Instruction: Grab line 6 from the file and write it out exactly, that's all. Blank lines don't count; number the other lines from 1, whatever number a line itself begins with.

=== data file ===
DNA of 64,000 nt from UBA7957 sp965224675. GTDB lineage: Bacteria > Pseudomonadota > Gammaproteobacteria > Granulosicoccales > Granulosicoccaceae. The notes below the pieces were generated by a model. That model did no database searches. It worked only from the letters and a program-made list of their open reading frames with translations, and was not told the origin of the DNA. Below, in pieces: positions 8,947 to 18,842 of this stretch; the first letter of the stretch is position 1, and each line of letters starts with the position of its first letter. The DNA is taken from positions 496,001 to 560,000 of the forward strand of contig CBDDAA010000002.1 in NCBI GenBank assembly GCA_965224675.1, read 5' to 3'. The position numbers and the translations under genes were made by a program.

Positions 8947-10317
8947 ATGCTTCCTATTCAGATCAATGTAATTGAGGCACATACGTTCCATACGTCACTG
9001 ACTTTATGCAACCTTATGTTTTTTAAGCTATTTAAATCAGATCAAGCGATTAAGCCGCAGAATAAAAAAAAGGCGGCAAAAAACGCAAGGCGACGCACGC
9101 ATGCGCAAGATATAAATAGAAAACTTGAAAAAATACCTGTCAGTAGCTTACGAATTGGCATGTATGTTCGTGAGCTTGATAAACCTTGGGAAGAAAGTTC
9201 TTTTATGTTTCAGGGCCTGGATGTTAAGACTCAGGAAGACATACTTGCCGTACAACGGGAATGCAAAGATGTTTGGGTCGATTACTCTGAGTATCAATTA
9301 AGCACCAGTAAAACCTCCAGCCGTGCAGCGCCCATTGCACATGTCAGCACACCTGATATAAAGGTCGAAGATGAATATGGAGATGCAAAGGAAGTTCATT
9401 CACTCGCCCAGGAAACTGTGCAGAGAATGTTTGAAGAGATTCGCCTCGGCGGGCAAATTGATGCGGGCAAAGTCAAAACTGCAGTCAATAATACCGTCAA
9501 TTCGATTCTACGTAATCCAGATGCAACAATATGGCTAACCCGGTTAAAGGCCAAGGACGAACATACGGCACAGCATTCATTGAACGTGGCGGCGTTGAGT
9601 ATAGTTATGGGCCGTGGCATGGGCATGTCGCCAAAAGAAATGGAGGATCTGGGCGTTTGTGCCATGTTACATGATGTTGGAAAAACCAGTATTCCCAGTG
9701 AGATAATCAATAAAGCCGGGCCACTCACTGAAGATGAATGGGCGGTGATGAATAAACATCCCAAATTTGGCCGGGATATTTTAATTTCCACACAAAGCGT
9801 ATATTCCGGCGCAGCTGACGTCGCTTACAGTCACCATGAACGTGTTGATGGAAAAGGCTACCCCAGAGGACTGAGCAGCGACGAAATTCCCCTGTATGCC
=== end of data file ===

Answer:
9201 TTTTATGTTTCAGGGCCTGGATGTTAAGACTCAGGAAGACATACTTGCCGTACAACGGGAATGCAAAGATGTTTGGGTCGATTACTCTGAGTATCAATTA